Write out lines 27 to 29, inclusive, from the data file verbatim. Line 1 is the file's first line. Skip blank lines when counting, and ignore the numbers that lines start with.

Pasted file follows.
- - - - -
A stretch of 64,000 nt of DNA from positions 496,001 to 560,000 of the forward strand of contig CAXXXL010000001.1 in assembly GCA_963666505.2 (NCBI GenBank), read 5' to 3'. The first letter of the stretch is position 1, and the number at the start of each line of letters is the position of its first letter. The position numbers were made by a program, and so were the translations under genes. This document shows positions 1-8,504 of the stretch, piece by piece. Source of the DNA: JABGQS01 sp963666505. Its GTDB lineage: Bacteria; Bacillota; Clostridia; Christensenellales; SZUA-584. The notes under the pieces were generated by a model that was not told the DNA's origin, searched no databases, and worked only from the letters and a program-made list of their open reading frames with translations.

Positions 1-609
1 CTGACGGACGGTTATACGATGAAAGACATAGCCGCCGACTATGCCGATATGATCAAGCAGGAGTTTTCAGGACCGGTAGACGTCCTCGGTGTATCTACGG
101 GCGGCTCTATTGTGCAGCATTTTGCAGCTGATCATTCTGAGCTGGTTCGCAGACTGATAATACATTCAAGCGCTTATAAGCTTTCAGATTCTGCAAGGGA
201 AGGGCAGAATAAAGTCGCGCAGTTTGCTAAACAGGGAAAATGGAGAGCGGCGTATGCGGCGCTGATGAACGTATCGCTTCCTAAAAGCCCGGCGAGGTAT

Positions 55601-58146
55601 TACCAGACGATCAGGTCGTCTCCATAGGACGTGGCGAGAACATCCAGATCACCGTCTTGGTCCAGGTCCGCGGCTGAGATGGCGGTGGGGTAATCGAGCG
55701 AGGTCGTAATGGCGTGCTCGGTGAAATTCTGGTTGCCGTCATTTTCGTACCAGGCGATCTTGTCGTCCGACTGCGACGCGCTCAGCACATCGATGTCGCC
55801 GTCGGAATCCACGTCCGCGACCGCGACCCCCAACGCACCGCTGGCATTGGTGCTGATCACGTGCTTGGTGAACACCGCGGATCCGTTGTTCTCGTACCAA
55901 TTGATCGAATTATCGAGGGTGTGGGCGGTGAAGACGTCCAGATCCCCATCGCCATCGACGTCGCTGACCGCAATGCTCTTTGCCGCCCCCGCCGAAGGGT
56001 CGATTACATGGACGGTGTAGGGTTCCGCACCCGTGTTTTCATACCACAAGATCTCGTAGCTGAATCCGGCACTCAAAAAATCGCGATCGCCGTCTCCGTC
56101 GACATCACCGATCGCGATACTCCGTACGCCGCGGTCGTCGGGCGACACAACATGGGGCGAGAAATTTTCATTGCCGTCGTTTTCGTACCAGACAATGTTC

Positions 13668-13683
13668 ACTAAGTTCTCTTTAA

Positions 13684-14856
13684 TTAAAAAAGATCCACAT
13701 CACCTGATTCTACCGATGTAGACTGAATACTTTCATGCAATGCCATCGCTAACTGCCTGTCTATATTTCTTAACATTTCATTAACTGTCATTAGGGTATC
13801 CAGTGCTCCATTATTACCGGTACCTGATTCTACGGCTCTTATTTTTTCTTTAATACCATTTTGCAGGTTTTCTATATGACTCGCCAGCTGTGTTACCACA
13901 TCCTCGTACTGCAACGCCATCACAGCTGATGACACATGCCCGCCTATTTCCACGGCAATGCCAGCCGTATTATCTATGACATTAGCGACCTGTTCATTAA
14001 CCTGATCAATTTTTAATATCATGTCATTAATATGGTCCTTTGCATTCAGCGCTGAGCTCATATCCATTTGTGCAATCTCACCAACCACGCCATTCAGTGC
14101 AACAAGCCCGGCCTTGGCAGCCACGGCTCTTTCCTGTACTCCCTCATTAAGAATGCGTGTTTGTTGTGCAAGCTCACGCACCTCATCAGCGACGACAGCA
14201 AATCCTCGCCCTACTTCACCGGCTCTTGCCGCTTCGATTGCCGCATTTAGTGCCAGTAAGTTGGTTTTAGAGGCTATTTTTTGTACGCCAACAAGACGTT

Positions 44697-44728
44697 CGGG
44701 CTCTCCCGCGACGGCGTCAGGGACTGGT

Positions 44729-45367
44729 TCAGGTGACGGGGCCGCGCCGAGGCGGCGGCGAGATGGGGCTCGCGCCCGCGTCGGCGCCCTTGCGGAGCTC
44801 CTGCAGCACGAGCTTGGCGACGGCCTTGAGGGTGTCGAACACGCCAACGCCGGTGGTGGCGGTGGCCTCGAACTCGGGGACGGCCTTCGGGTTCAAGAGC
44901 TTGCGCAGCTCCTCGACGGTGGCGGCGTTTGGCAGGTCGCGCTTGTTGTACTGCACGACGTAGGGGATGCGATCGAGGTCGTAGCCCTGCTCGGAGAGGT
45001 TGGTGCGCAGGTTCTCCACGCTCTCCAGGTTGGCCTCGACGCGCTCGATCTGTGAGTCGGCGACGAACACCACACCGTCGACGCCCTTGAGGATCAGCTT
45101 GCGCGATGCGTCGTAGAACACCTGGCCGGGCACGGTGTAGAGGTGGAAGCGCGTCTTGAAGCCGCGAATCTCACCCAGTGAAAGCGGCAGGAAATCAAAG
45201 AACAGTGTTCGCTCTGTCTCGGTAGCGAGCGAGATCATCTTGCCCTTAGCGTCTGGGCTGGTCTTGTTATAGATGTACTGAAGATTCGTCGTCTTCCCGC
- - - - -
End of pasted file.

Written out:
44729 TCAGGTGACGGGGCCGCGCCGAGGCGGCGGCGAGATGGGGCTCGCGCCCGCGTCGGCGCCCTTGCGGAGCTC
44801 CTGCAGCACGAGCTTGGCGACGGCCTTGAGGGTGTCGAACACGCCAACGCCGGTGGTGGCGGTGGCCTCGAACTCGGGGACGGCCTTCGGGTTCAAGAGC
44901 TTGCGCAGCTCCTCGACGGTGGCGGCGTTTGGCAGGTCGCGCTTGTTGTACTGCACGACGTAGGGGATGCGATCGAGGTCGTAGCCCTGCTCGGAGAGGT